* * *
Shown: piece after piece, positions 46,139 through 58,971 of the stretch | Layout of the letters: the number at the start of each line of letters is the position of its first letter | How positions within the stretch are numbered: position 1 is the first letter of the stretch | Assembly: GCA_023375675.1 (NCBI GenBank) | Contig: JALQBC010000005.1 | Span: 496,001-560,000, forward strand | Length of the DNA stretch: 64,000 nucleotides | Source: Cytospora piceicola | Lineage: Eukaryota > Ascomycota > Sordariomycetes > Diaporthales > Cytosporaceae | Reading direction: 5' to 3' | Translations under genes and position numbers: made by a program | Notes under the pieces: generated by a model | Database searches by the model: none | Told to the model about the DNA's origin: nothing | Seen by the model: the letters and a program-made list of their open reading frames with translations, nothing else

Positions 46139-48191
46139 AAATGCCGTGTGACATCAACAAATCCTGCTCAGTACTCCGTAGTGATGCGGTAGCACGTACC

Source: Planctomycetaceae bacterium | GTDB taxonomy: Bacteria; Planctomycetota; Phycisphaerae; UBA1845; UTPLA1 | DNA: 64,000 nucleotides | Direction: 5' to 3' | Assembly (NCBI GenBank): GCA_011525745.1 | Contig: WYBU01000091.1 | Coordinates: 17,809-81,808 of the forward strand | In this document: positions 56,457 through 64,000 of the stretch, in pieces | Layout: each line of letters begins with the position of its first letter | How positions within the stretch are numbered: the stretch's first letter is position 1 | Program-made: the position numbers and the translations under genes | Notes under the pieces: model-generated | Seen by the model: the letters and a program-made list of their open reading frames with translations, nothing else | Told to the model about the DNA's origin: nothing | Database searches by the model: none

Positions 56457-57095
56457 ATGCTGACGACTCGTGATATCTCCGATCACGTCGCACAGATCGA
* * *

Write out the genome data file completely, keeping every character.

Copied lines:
Shown: piece after piece, positions 46,139 through 58,971 of the stretch | Layout of the letters: the number at the start of each line of letters is the position of its first letter | How positions within the stretch are numbered: position 1 is the first letter of the stretch | Assembly: GCA_023375675.1 (NCBI GenBank) | Contig: JALQBC010000005.1 | Span: 496,001-560,000, forward strand | Length of the DNA stretch: 64,000 nucleotides | Source: Cytospora piceicola | Lineage: Eukaryota > Ascomycota > Sordariomycetes > Diaporthales > Cytosporaceae | Reading direction: 5' to 3' | Translations under genes and position numbers: made by a program | Notes under the pieces: generated by a model | Database searches by the model: none | Told to the model about the DNA's origin: nothing | Seen by the model: the letters and a program-made list of their open reading frames with translations, nothing else

Positions 46139-48191
46139 AAATGCCGTGTGACATCAACAAATCCTGCTCAGTACTCCGTAGTGATGCGGTAGCACGTACC

Source: Planctomycetaceae bacterium | GTDB taxonomy: Bacteria; Planctomycetota; Phycisphaerae; UBA1845; UTPLA1 | DNA: 64,000 nucleotides | Direction: 5' to 3' | Assembly (NCBI GenBank): GCA_011525745.1 | Contig: WYBU01000091.1 | Coordinates: 17,809-81,808 of the forward strand | In this document: positions 56,457 through 64,000 of the stretch, in pieces | Layout: each line of letters begins with the position of its first letter | How positions within the stretch are numbered: the stretch's first letter is position 1 | Program-made: the position numbers and the translations under genes | Notes under the pieces: model-generated | Seen by the model: the letters and a program-made list of their open reading frames with translations, nothing else | Told to the model about the DNA's origin: nothing | Database searches by the model: none

Positions 56457-57095
56457 ATGCTGACGACTCGTGATATCTCCGATCACGTCGCACAGATCGA